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  • Small, Kenneth A.
  • Chu, Xuehao


The standard economic model for analyzing traffic congestion, due to A.A. Walters, incorporates a relationship between speed and traffic flow. Empirical measurements indicate a region, known as hypercongestion, in which speed increases with flow. We argue that this relationship is unsuitable as a supply curve for equilibrium analysis because hypercongestion occurs as a response to transient demand fluctuations. We then present tractable models for handling such fluctuations, both for a uniform expressway and for a dense street network such as in a central business district (CBD). For the CBD model, we consider both exogenous and endogenous time patterns for demand, and we make use of an empirical speed-density relationship for Dallas, Texas to characterize both congested and hypercongested conditions.

Suggested Citation

  • Small, Kenneth A. & Chu, Xuehao, 2000. "Hypercongestion," University of California Transportation Center, Working Papers qt3nn3733q, University of California Transportation Center.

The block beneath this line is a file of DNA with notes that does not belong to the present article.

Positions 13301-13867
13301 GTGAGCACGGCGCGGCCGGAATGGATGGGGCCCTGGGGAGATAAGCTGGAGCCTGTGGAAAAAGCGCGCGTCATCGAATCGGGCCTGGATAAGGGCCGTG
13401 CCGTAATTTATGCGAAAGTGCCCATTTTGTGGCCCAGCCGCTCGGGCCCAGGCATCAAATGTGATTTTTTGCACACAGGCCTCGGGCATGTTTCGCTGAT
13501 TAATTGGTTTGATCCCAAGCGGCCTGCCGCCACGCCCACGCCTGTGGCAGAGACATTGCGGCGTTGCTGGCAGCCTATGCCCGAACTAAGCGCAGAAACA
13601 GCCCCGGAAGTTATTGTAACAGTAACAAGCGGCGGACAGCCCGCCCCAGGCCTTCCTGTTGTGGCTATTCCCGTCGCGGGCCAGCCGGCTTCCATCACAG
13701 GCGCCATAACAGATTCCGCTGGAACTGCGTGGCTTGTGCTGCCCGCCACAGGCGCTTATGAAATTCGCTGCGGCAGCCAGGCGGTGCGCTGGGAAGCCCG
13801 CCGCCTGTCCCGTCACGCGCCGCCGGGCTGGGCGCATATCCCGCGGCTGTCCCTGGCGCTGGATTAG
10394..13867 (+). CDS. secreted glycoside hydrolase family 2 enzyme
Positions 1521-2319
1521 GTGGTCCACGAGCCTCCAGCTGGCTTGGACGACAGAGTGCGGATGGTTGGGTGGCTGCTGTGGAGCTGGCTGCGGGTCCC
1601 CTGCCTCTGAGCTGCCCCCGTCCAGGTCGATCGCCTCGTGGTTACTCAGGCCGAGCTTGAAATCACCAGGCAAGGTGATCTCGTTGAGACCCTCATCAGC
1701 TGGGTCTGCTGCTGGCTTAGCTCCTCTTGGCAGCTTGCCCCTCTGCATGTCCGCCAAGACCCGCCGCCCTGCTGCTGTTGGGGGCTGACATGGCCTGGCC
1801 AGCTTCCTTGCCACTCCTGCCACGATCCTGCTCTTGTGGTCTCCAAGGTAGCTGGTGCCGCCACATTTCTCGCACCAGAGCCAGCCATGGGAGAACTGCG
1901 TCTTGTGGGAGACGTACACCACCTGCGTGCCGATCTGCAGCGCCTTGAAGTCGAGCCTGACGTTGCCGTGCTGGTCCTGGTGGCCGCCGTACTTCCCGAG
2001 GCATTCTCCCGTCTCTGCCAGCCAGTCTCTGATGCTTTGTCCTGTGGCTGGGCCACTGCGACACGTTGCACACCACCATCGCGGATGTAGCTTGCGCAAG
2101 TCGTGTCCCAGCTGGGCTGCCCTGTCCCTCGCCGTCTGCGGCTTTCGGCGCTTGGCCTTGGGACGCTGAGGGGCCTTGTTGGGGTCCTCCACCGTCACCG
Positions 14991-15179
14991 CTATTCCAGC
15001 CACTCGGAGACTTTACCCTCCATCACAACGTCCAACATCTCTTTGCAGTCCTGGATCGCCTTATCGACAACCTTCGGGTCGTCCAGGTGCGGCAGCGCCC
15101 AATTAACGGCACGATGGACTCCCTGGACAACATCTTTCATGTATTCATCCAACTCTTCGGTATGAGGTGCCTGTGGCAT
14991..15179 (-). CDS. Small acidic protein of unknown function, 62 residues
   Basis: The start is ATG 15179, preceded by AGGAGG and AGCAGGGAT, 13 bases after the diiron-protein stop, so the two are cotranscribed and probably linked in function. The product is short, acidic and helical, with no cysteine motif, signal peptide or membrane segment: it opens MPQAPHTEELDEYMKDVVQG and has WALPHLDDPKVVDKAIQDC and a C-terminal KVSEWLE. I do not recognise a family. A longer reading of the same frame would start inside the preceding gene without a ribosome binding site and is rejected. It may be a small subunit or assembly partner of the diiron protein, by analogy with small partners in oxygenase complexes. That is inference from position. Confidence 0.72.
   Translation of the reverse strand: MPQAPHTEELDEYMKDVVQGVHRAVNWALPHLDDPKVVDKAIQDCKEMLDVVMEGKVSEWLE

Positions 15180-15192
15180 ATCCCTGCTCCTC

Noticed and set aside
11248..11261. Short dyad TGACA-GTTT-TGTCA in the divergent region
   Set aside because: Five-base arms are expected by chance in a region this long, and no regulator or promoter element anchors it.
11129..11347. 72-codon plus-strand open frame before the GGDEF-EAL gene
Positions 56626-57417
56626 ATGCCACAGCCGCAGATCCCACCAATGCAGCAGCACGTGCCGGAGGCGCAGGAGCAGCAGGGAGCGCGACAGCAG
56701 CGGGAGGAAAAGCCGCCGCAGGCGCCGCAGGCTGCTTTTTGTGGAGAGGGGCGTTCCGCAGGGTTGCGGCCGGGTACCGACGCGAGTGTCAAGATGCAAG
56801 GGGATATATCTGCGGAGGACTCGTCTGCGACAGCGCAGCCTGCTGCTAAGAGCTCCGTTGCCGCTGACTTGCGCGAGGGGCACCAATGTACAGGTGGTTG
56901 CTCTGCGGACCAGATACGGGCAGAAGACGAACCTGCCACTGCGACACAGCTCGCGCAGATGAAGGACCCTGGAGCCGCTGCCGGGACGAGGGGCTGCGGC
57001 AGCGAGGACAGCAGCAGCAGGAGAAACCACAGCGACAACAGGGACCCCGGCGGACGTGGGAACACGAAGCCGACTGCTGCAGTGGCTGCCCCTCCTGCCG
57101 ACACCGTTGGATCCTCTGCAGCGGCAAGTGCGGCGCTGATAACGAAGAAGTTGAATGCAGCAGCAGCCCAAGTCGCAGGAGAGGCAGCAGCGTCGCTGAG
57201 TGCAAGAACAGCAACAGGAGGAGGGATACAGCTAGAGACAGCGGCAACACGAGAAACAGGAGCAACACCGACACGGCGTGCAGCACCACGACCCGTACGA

• Handle: RePEc:cdl:uctcwp:qt3nn3733q

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    Other versions of this item:

    • Small, K.A. & Chu, X., 1997. "Hypercongestion," Papers 97-98-12, California Irvine - School of Social Sciences.

    References listed on IDEAS

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    Cited by:

    1. Arnott, Richard & Inci, Eren, 2010. "The stability of downtown parking and traffic congestion," Journal of Urban Economics, Elsevier, vol. 68(3), pages 260-276, November.
    2. Ian W.H. Parry, 2009. "Pricing Urban Congestion," Annual Review of Resource Economics, Annual Reviews, vol. 1(1), pages 461-484, September.
    3. Richard Arnott, 1997. "Congestion Tolling and Urban Spatial Structure," Boston College Working Papers in Economics 389., Boston College Department of Economics.

    More about this item


    congestion; hypercongestion; externalities; peakload pricing; dynamic analysis; speed-flow curves; Social and Behavioral Sciences;

    JEL classification:

    • R41 - Urban, Rural, Regional, Real Estate, and Transportation Economics - - Transportation Economics - - - Transportation: Demand, Supply, and Congestion; Travel Time; Safety and Accidents; Transportation Noise
    • H23 - Public Economics - - Taxation, Subsidies, and Revenue - - - Externalities; Redistributive Effects; Environmental Taxes and Subsidies
    • C61 - Mathematical and Quantitative Methods - - Mathematical Methods; Programming Models; Mathematical and Simulation Modeling - - - Optimization Techniques; Programming Models; Dynamic Analysis


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